Southern New Mexico Religious Leaders Ask President Obama to Create Organ Mountains–Desert Peaks National Monument

More than a dozen well-respected members of the clergy representing a broad diversity of faiths and congregations in Southern New Mexico today sent a letter to President Obama urging him to create a national monument for the Organ Mountains Desert Peaks Region.

The clergy members were meeting as a part of a “Land of Opportunity” event sponsored locally by New Mexico Communities in Action and Faith (CAFé), a faith-based non-profit community organization based in Southern New Mexico that works on issues of poverty and helping low- and moderate-income families shape public policy at the local, state and national levels.

CAFé, which includes 12 local congregations across many faiths, had previously announced its support for the Organ Mountain Desert Peaks National Monument effort through a series of radio ads that are currently running in Southern New Mexico.

In the letter (attached), clergy urge the president to create the monument on the grounds that the Organ, Potrillo, and Uvas Mountains are a crucial piece of Southern New Mexico’s culture and heritage, key to job creation and economic growth for the region’s residents, and are the gateway to New Mexico for generations of settlers and pilgrims.

“People of faith recognize that we are all responsible for taking care of God’s natural gifts and we all have a role to play in preserving these lands,” said Fr. Vince Petersen, Pastor at Our Lady of Guadalupe in Tortugas. “The Organ Mountains and Desert Peaks are a gift from God and should be protected for future generations to enjoy.”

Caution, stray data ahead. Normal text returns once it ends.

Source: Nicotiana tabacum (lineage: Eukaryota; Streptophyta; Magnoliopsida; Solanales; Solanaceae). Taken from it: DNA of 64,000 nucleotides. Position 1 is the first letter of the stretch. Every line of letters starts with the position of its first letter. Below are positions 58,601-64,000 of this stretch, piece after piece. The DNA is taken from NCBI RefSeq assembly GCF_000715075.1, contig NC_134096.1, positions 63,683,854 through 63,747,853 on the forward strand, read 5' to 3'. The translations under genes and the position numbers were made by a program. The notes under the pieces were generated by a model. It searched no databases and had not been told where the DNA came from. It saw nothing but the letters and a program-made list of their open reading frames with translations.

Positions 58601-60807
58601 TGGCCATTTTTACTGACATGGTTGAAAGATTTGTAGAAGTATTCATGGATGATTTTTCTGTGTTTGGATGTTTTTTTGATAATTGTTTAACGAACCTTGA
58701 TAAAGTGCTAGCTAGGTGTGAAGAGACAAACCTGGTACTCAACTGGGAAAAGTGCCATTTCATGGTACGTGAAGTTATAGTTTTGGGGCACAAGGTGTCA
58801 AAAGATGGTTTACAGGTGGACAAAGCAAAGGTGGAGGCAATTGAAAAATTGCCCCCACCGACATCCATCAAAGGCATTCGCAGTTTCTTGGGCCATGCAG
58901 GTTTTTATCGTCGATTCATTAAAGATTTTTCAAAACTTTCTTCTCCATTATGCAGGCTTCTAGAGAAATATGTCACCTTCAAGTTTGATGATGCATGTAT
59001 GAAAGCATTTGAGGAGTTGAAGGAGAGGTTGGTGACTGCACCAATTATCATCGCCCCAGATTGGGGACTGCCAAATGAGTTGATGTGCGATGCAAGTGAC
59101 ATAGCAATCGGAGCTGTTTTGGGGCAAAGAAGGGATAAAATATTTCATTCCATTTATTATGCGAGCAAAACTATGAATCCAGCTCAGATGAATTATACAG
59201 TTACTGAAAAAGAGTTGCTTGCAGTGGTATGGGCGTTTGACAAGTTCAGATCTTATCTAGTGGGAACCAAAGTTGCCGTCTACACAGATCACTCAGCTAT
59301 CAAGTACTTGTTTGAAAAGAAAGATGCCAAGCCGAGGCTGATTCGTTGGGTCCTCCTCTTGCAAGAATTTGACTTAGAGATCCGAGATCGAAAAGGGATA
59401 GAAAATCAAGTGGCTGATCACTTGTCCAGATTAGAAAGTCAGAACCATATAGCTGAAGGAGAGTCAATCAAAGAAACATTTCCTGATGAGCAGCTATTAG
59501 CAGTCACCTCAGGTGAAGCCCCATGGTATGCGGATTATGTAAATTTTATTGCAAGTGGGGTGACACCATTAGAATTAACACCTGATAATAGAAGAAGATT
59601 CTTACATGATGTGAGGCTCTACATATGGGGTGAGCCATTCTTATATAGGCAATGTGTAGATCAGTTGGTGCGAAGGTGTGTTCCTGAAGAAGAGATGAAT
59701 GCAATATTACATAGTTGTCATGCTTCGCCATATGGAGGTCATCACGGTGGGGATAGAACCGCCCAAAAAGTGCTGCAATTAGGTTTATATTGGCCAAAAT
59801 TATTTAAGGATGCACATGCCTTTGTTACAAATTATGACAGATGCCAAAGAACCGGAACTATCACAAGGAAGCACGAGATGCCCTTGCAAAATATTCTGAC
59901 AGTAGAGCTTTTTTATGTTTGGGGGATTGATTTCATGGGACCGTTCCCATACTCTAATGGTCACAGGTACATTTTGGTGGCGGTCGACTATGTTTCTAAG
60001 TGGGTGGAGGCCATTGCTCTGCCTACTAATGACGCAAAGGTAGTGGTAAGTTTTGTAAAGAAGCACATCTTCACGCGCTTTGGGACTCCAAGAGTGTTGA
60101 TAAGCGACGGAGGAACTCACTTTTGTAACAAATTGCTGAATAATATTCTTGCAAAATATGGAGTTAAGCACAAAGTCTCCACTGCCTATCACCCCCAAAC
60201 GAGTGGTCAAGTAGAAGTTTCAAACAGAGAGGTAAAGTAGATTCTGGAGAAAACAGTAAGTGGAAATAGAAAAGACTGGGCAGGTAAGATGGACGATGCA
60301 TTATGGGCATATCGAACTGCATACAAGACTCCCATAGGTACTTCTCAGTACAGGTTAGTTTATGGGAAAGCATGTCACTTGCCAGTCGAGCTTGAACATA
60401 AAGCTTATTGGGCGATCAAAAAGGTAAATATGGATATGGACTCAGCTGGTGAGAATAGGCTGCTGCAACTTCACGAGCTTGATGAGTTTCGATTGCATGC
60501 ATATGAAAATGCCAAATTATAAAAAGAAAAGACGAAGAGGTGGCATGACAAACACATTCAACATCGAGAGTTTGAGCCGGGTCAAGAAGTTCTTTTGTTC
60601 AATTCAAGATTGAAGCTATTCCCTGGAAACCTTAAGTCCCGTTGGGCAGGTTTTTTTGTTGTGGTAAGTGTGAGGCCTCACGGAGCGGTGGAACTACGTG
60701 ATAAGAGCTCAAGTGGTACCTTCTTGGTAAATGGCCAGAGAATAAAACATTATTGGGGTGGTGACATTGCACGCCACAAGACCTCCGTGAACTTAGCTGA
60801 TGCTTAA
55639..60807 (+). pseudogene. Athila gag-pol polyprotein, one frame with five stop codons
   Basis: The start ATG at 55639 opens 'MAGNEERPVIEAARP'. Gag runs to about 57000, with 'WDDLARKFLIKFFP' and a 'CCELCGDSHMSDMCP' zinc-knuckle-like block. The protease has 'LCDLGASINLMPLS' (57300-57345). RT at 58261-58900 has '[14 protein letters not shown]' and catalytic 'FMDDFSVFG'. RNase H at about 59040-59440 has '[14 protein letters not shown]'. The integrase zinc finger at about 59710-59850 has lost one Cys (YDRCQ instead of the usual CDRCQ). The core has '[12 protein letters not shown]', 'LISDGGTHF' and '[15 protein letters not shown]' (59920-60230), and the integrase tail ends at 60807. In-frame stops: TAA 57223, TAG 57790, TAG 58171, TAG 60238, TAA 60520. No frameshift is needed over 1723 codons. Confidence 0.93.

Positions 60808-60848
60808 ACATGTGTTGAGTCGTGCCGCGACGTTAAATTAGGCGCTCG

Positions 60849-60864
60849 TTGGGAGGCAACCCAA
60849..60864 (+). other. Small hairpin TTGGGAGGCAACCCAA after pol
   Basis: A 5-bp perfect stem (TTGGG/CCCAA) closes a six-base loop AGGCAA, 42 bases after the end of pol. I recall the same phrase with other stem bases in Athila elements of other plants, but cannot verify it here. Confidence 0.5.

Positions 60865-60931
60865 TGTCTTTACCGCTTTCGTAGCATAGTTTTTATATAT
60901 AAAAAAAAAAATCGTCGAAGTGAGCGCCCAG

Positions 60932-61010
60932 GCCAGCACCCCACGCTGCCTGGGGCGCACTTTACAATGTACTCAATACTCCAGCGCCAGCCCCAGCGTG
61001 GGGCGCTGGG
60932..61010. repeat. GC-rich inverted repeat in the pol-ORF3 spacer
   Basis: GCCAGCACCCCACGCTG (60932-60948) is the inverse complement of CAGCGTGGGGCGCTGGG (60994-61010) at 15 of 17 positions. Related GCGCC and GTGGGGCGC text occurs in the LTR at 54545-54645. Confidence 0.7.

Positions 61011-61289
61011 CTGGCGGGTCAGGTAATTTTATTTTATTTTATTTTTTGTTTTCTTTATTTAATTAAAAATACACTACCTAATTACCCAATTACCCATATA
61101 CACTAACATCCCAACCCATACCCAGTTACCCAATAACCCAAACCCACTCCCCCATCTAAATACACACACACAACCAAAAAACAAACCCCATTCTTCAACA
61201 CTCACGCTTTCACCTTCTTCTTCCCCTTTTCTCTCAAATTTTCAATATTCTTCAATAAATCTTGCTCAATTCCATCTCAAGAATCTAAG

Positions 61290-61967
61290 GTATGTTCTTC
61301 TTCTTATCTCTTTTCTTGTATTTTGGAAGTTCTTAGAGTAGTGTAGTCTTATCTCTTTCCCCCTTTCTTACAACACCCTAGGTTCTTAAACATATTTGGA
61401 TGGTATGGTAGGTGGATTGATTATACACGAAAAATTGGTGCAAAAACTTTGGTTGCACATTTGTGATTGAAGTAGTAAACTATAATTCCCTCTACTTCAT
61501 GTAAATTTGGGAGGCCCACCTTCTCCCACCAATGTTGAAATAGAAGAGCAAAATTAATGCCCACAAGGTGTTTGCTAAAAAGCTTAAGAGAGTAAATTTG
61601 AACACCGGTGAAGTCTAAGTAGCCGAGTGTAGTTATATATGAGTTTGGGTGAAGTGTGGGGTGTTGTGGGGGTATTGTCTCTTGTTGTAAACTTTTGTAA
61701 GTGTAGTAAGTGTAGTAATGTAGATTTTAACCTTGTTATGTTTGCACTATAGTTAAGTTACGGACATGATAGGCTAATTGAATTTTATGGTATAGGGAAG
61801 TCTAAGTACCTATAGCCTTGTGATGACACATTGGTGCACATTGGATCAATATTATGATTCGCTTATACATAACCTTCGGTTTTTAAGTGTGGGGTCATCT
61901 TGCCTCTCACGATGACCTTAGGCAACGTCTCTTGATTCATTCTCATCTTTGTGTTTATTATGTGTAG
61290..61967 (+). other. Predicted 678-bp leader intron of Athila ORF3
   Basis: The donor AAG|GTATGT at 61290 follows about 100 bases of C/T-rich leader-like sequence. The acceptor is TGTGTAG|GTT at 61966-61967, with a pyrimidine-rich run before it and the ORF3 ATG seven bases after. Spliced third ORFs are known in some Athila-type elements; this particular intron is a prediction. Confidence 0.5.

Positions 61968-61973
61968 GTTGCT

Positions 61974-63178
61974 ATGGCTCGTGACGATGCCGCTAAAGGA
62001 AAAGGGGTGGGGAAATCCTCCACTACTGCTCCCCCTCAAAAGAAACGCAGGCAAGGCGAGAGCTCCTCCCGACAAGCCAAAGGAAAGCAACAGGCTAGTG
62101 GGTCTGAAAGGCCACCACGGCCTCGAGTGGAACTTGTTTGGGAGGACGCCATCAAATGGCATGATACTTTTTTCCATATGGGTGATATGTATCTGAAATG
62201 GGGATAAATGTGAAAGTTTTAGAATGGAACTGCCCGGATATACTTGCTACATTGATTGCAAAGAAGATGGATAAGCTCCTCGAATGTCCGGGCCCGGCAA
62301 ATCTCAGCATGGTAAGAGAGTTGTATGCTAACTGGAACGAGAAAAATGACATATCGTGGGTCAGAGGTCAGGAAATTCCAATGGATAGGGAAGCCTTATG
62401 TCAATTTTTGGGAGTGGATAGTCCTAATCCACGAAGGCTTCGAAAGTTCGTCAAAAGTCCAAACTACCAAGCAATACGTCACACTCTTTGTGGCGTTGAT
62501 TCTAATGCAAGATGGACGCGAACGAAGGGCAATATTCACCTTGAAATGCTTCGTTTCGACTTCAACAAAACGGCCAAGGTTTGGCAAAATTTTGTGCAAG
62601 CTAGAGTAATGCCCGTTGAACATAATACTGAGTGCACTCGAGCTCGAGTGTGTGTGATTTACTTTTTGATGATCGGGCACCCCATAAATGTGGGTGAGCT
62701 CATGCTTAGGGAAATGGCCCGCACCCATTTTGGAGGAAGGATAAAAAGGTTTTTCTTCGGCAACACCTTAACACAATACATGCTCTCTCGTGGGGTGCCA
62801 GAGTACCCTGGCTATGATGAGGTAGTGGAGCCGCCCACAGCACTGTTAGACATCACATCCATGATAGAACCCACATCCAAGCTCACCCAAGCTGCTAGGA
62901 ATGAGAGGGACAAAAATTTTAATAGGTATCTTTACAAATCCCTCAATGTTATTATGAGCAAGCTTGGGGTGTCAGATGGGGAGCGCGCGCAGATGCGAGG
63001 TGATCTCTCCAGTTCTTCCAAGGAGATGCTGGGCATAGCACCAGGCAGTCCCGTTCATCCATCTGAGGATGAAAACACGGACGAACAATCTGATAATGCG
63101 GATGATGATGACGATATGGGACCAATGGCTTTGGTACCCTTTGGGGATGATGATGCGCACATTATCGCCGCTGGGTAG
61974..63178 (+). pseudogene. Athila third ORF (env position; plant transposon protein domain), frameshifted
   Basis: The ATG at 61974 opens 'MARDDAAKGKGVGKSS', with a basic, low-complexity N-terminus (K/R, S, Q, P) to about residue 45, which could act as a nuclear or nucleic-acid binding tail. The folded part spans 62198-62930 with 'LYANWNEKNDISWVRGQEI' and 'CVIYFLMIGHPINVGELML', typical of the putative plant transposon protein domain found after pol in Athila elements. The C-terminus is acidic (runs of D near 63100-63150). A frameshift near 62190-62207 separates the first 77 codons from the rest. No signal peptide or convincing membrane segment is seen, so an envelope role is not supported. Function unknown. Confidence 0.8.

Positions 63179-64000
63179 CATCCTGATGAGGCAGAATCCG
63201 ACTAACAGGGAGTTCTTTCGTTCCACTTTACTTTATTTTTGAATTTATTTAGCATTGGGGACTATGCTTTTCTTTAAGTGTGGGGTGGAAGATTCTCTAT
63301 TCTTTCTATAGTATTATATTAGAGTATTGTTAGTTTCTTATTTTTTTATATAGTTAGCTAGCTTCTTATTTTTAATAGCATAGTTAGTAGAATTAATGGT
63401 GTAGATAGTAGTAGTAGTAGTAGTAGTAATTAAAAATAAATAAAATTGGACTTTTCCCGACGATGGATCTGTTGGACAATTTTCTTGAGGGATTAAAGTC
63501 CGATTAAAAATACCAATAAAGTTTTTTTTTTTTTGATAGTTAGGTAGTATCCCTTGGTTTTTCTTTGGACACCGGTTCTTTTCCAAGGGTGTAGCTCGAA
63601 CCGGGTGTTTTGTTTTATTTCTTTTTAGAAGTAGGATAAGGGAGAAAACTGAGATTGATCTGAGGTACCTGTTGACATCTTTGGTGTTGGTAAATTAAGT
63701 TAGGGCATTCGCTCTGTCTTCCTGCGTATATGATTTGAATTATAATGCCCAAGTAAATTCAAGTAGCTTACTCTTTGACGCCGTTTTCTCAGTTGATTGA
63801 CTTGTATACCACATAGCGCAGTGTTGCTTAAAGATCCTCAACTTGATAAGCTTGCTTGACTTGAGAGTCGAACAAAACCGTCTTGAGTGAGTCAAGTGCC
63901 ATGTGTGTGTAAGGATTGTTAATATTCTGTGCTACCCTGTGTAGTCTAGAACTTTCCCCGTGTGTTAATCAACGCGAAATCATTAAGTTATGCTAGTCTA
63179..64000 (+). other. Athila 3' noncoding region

In addition to making a faith-based argument for protecting the lands, the group noted in their letter that monument protection could also mean opportunity for struggling New Mexico families.

“We strongly believe that in addition to protecting God’s natural gifts, a national monument also creates economic activity in the form of tourism and visitation that will help many in our pews who are struggling during these difficult times,” the clergy wrote in the letter.

Bishop Ricardo Ramirez reiterated why it was important for people of faith to speak up on this issue. “God gave us dominion over the land to act as stewards of it, not to ruin it and exploit it. It does not bode well for our role as stewards of the land if we cannot collectively preserve this touchstone to our past and our history.”